In cases where the validation site inherently requires a human operator (example, entrance into a controlled area), the complexity of the validation segment can be further reduced by eliminating the computerized comparison. In this example, when the traveler places his/her frequent flyer smart card 400 or smart card boarding pass 410 into smart card reader/writer 26, the stored facial feature corresponding to the inputted card is retrieved from storage 50 or 60 and displayed to the human operator via display 34. The human operator determines if the traveler's features match those decrypted from the medium presented by the traveler. The attribute and privilege data (in this example, access to the requested area) is also displayed to the operator via display 34, and is used to make a decision whether to allow the traveler to enter.
In a slightly more complex system, if a personal identification number were encrypted upon the frequent flyer smart card 400 or smart card boarding pass 410, the traveler would also have to enter a PIN number via keyboard 18 or keypad (not shown). The system would then compare these to numbers digitally and provide a further security check upon the status of user. It can be seen from the above that the verification portion of the system is very flexible. Such flexibility may provide great cost savings to some systems and allow a very high level of security for other systems.
As can be seen from the above description, the verification process may operate autonomously from the authorization site. That is, for each traveler presenting himself to the verification site, a message is not sent to the centralized data base of the authorization site. Further, a message need not be sent back to the verification site from the remote processing/storage site. In other words, data storage devices 50 and 60 need not be on-line twenty-four hours per day. Its functions need not be on-line at all with respect to the remote workstations (i.e., verification sites). Each traveler carries with him or her the frequent flyer smart card 400 or smart card boarding pass 410 which has been prepared cryptographically by an authorization site. This allows verification sites to operate autonomously and not require connection with a large centralized data base.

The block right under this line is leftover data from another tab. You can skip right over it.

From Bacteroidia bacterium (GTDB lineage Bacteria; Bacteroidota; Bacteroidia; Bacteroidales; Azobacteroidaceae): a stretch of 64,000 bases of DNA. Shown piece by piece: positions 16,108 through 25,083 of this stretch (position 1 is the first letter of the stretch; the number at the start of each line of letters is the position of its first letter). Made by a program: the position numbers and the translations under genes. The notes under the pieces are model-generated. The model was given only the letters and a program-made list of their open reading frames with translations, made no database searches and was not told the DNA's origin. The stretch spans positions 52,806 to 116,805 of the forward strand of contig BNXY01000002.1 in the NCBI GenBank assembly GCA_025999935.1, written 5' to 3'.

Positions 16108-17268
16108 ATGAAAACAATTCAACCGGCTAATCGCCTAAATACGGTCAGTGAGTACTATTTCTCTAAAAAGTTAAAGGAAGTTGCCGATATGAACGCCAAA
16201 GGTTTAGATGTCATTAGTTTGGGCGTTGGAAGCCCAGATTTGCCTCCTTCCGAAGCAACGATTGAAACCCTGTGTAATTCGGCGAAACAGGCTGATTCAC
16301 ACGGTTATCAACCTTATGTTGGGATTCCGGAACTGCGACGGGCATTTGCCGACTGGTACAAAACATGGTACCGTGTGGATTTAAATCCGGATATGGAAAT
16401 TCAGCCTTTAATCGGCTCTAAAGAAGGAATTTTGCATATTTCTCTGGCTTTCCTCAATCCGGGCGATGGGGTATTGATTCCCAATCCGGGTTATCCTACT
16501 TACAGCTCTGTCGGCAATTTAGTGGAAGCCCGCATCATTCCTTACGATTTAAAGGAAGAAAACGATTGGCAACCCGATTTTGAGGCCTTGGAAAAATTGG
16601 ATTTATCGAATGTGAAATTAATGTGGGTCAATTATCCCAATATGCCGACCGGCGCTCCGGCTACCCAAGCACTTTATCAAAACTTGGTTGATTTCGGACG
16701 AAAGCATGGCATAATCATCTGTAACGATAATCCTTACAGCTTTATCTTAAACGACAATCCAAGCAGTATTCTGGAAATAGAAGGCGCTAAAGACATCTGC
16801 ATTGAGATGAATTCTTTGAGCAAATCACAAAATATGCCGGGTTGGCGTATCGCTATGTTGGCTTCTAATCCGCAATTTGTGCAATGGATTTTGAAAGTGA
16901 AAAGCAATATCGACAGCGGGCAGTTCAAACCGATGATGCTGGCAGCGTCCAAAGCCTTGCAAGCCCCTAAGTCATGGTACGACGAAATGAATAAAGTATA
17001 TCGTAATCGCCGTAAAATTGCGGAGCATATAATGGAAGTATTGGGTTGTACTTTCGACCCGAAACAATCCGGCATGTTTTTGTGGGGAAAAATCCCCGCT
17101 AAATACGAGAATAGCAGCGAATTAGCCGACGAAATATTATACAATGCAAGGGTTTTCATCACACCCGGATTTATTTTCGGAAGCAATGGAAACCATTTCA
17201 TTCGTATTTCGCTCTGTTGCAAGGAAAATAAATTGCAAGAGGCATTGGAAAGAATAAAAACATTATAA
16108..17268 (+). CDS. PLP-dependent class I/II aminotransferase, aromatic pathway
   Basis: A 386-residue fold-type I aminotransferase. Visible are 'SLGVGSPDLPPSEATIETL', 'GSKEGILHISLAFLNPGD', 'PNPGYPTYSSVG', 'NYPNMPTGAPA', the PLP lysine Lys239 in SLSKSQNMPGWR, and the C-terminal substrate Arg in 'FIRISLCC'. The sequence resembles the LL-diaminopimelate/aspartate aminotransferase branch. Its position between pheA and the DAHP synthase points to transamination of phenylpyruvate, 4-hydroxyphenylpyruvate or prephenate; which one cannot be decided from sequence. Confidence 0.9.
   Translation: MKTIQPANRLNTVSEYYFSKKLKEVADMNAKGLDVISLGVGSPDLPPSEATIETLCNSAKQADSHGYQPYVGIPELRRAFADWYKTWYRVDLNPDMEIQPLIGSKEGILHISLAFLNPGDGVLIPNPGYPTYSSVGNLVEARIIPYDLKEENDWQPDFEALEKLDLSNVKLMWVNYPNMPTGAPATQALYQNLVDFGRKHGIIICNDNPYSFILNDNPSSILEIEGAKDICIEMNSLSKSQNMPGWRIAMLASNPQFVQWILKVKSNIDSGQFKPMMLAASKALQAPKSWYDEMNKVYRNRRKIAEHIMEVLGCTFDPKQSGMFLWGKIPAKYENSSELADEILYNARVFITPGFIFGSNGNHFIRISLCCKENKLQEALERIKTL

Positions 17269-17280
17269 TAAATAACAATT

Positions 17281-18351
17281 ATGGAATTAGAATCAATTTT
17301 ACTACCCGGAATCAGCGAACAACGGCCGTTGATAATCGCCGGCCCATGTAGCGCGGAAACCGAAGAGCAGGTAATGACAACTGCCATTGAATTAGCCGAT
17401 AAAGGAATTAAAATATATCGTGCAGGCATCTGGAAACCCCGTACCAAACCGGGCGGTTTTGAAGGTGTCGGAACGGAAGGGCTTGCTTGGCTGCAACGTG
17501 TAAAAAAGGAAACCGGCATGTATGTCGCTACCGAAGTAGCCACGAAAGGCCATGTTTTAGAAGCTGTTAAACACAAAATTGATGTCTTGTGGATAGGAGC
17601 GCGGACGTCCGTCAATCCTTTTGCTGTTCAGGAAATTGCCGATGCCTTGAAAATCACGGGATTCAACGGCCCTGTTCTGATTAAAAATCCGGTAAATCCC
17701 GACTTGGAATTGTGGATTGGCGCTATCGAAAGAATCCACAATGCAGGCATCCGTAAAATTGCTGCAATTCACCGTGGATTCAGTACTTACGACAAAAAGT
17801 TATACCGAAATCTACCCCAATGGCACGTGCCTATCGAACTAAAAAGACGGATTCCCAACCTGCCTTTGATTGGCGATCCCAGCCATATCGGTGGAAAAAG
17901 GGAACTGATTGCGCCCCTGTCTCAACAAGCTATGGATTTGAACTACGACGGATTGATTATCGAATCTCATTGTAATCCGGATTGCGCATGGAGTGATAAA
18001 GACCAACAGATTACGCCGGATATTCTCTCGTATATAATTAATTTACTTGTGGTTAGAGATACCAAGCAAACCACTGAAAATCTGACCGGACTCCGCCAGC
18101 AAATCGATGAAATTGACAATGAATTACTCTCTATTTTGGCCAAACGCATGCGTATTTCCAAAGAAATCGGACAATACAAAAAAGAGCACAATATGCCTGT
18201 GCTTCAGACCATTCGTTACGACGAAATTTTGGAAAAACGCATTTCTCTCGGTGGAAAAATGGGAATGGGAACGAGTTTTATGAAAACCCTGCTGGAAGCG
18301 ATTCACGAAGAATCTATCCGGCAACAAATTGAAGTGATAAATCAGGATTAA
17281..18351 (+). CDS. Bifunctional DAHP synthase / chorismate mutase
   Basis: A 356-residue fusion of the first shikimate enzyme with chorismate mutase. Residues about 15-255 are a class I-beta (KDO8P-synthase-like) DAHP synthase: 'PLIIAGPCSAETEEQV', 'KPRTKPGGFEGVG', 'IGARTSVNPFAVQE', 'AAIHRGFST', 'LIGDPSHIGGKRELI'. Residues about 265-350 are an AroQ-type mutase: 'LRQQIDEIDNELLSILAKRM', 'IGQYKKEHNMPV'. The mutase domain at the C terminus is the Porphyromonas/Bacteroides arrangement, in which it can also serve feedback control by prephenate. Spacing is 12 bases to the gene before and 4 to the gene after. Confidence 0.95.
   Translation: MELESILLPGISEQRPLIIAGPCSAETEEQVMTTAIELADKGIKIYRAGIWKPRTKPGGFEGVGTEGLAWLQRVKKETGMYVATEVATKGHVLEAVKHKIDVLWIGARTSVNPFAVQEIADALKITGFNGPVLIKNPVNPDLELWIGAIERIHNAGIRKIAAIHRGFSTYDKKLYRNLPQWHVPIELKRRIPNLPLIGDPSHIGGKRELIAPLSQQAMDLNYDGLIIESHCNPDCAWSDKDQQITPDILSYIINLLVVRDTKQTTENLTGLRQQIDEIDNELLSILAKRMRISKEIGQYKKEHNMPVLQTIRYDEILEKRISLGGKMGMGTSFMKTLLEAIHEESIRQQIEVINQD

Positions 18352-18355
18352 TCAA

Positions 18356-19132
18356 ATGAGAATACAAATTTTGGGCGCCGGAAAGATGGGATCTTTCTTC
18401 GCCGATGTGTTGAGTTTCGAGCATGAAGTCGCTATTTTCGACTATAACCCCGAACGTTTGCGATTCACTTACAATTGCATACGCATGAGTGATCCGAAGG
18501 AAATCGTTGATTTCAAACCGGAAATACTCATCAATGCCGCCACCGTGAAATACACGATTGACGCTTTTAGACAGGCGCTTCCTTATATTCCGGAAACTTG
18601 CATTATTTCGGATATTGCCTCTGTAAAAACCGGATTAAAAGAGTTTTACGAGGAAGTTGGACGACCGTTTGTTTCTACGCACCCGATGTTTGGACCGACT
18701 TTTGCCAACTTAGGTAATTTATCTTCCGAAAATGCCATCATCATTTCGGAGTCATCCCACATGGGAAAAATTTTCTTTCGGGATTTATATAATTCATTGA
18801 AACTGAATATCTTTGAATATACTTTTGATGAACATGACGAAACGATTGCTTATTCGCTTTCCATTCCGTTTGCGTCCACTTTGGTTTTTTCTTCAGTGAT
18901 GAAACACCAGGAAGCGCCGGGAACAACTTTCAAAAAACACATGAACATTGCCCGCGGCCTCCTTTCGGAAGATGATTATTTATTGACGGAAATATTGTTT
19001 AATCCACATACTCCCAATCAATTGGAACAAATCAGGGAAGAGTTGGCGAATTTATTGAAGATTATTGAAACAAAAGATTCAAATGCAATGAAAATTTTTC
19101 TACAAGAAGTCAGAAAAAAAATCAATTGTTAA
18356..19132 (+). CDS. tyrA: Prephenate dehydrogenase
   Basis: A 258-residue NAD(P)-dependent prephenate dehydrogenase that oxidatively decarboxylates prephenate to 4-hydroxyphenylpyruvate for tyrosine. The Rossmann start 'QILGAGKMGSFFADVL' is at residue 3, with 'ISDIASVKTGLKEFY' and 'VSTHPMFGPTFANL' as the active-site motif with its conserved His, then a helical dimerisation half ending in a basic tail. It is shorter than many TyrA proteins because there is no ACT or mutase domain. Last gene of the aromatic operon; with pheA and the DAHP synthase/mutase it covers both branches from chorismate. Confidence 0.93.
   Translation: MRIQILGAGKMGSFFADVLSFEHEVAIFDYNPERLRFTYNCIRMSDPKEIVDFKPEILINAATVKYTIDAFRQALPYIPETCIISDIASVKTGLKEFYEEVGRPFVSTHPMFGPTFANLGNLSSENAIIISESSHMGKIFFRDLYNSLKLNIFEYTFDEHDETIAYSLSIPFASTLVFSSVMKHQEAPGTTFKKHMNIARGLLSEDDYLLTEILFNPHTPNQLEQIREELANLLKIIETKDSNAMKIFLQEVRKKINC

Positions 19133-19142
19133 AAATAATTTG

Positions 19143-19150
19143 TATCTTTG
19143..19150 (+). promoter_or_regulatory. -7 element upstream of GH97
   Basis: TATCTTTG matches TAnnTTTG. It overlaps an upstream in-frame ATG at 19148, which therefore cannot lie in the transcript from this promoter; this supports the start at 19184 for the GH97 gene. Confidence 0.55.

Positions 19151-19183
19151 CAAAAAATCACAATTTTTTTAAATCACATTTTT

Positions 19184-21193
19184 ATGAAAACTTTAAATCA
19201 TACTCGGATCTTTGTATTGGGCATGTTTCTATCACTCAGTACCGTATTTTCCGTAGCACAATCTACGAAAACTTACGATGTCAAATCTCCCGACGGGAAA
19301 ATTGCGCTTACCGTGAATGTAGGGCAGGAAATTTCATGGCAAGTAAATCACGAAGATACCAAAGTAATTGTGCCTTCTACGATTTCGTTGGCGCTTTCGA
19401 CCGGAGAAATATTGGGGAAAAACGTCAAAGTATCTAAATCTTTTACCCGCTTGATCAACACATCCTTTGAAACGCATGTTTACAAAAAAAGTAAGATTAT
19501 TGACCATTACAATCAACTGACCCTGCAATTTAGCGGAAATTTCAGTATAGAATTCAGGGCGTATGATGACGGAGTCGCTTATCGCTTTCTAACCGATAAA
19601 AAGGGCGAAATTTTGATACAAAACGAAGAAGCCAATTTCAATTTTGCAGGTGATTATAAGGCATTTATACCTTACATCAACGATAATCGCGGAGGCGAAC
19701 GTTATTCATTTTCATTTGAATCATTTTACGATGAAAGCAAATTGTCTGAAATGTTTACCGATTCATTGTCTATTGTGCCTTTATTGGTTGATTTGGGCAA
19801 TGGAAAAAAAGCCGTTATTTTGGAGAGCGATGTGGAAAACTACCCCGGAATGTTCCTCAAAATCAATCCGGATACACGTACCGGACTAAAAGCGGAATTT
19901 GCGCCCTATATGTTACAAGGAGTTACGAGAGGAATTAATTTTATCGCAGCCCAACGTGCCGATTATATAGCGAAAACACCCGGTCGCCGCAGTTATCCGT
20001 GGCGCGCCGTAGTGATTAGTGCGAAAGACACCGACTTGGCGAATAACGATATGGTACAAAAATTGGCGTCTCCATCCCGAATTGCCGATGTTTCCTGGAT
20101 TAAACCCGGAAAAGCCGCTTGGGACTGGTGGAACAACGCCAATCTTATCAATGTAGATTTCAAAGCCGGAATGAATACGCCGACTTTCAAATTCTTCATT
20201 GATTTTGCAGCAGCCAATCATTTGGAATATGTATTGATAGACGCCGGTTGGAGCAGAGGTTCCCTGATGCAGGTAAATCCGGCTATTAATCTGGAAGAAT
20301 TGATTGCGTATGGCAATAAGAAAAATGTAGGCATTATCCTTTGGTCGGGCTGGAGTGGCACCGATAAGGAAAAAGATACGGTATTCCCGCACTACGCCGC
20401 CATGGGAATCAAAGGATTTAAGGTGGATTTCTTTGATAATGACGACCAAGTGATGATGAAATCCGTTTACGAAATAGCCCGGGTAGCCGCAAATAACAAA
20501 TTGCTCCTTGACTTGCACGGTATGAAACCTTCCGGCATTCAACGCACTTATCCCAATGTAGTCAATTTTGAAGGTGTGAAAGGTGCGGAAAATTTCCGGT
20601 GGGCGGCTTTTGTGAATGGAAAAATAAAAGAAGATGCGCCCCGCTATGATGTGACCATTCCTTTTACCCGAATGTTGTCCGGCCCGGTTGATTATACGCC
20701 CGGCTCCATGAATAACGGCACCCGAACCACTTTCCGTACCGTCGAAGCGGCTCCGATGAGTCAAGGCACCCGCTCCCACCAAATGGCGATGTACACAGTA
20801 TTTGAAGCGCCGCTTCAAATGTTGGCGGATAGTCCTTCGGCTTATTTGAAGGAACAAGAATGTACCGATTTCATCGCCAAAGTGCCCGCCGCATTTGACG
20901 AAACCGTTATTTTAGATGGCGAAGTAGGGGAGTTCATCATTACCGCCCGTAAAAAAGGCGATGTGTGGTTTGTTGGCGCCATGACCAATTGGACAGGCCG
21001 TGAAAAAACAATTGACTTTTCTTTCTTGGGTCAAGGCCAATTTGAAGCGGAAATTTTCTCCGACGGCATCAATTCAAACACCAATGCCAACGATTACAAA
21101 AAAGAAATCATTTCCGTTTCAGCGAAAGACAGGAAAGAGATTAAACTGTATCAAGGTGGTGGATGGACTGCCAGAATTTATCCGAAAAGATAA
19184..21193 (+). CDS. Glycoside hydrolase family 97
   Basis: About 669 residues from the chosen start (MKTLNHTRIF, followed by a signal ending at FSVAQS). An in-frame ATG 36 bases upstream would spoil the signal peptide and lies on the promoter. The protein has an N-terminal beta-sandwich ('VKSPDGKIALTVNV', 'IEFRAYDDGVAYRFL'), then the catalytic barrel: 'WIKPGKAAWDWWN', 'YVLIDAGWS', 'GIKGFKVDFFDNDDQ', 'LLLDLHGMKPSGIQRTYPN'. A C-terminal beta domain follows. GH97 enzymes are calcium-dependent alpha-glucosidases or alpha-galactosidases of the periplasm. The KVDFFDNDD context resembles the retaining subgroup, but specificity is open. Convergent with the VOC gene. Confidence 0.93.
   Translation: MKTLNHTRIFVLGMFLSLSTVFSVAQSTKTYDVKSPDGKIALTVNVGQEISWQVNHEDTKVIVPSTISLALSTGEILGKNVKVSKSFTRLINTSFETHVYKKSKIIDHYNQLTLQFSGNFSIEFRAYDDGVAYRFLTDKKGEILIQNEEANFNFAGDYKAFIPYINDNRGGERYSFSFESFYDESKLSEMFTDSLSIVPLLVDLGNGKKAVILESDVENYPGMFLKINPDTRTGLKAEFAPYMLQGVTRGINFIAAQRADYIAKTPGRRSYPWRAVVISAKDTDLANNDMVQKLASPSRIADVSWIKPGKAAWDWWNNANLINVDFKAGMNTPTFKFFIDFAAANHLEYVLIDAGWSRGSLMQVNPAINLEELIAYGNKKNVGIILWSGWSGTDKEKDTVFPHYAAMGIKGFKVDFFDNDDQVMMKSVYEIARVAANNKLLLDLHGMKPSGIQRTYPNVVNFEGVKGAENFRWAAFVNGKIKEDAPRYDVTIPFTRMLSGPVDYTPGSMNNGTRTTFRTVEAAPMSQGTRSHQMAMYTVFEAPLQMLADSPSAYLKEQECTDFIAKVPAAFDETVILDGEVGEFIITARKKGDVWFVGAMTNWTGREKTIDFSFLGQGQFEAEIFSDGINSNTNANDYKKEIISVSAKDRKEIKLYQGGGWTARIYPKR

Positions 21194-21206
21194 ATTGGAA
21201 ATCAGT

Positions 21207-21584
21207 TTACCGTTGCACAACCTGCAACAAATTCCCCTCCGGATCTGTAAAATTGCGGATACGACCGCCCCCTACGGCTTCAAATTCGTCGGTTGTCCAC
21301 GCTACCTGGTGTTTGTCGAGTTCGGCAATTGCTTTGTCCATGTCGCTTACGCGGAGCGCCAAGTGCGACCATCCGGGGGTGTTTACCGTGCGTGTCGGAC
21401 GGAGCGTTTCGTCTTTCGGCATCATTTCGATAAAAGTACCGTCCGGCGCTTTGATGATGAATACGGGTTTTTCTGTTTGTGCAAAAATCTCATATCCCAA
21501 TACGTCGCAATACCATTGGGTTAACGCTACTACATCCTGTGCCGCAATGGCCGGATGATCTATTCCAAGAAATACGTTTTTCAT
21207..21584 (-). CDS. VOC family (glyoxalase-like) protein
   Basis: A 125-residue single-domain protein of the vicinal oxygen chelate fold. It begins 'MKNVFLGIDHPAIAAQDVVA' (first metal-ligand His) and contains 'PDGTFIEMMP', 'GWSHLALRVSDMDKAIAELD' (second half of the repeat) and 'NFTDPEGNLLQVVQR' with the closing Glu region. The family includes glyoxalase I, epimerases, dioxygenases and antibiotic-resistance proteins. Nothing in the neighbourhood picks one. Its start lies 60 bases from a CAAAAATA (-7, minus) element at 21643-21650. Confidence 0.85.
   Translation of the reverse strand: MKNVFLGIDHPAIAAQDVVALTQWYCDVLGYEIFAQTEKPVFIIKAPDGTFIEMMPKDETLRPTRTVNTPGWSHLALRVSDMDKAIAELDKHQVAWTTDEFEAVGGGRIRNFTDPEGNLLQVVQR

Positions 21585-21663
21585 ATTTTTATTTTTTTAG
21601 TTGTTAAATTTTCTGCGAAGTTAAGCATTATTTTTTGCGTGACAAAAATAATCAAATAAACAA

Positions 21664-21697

The verification process may alternatively be performed by processor 12. That is, processor 12 may compare the traveler's fingerprint as inputted at biometric capture device 22 with the data stored on his/her frequent flyer smart card 400 or smart card boarding pass 410 to ensure that the traveler is the same person as identified on the frequent flyer smart card or boarding pass. Processor 12 may then determine whether the identified traveler is permitted to board the particular flight. If both comparisons are favorable, a positive indication may be displayed on display device 34.
In one exemplary embodiment, the data may be sent to a national criminal investigation database, the Federal Bureau of Investigations (FBI), the Central Intelligence Agency (CIA), or other criminal investigation service. The recipient federal agency may then search its databases to determine whether the traveler is a fugitive from justice or other person-of-interest. Based on the collected information, the present system may make a determination that the traveler does have a confirmed reservation on the flight and that the traveler is not listed on any criminal watch list. As shown in
In a second embodiment, security personnel located at authorized workstations 10 may enter a flight number into workstation 10 and instantaneously receive information on all passengers in the airport who have either checked in or who are in the process of checking in. Referring to
The process for boarding an airplane is similar to that used by the traveler to gain access to other locations inside of the airport. In other words, when the traveler places his/her frequent flyer smart card 400 or smart card boarding pass 410 into smart card reader/writer 26 at the boarding gate, the stored facial feature corresponding to the inputted card may be retrieved from storage 50 or 60 and displayed to the human operator located at the boarding gate via display 34. The human operator determines if the traveler's features match those received from the medium presented by the traveler. The attribute and privilege data (in this example, access to the plane including assigned seat) is also displayed to the operator via display 34, and is used to make a decision whether to allow the traveler to board. Referring to